MUNFA IB 2006/07:38


TO:		All MUNFA Members

FROM:		The MUNFA Executive Committee

DATE:		July 4, 2007

SUBJECT: 	EXPIRY OF PERMANENT RESIDENCY CARDS

The federal Minister of Citizenship and Immigration has asked us to draw to your attention the notice below. Of particular importance is the fact that you should check the expiry date of the current card, and be aware of the difficulties that could result if your card expires while you are abroad. For further information contact the department of Citizenship and Immigration at the following URL: www.international.gc.ca/cairo/perm-res-card-en.asp.


Article provided by Citizenship and Immigration Canada

PERMANENT RESIDENTS NEED VALID PR CARD TO TRAVEL OUTSIDE CANADA

In July 2007, permanent resident cards (PR cards), a vital document for Canadian permanent residents who are travelling back to Canada, will begin expiring. The Government of Canada is advising Canadian permanent residents to check the expiry date on their card to make sure they aren't left in the lurch during the busy summer travel season.

The PR cards confirms the holder's permanent resident status in Canada. Permanent residents who travel outside Canada must show the card before boarding commercial transportation (plane, train, boat or bus) when returning to Canada.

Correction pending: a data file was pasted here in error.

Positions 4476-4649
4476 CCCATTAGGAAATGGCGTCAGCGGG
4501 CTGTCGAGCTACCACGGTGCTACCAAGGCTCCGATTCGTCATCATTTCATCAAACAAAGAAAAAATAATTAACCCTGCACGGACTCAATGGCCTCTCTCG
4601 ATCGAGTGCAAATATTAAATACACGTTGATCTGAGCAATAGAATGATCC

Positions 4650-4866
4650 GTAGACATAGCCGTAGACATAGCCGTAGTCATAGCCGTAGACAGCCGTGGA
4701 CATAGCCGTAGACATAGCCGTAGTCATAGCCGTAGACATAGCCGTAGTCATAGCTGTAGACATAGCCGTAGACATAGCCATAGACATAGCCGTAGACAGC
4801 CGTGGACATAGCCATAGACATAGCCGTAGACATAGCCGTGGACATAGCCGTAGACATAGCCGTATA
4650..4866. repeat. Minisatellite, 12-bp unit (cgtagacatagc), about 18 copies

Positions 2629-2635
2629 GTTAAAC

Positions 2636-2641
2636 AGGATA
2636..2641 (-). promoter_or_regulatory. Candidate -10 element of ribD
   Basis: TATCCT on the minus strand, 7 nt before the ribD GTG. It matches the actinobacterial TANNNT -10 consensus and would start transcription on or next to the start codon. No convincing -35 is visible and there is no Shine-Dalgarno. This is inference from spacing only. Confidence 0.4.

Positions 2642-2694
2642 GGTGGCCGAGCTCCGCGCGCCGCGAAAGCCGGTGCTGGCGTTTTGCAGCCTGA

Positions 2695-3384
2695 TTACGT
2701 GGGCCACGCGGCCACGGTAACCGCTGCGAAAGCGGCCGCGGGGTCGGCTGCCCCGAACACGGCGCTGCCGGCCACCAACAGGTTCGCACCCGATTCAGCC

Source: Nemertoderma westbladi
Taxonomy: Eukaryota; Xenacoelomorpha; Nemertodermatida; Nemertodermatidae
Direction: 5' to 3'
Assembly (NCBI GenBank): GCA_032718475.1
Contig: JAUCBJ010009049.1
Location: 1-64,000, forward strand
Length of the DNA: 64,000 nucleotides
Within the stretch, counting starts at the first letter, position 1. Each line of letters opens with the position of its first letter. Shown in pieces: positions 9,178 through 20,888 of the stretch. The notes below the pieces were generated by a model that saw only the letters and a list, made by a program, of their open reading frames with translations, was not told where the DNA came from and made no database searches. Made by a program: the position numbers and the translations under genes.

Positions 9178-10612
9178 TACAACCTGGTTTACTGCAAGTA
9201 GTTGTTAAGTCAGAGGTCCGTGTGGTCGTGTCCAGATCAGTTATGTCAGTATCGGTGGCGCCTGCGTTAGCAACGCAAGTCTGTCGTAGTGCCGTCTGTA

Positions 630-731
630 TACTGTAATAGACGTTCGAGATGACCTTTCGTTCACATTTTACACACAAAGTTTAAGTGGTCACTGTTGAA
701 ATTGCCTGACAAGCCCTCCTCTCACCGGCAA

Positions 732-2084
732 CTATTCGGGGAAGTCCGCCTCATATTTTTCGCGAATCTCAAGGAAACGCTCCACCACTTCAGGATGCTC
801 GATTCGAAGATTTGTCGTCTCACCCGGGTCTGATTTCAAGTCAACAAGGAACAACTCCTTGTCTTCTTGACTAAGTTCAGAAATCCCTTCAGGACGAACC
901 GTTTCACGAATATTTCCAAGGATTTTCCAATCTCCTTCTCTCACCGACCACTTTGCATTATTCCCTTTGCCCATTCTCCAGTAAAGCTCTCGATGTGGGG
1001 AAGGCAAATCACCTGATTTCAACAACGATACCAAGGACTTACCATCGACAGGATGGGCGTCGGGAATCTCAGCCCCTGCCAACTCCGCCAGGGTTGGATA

Without a valid PR card, permanent residents will to be allowed to board, and will be referred to the nearest Canadian embassy or consulate to obtain a permanent resident travel document. This will result in delays and could mean significant additional travel costs.

Permanent residents can obtain a new PR card by completing the application forms available online at: www.cic.gc.ca or by calling 1-888-242-2100 (toll-free). Applications are currently being processed within 6-8 weeks of receipt at the Case Processing Centre in Sydney, Nova Scotia.

The PR card was introduced for new immigrants to Canada on June 28, 2002, with implementation of the Immigration and Refugee Protection Act. The cards are valid for a five-year period, but in exceptional circumstances, some expire after one year. Permanent residents who have obtained Canadian citizenship no longer need a PR card.

May 2007


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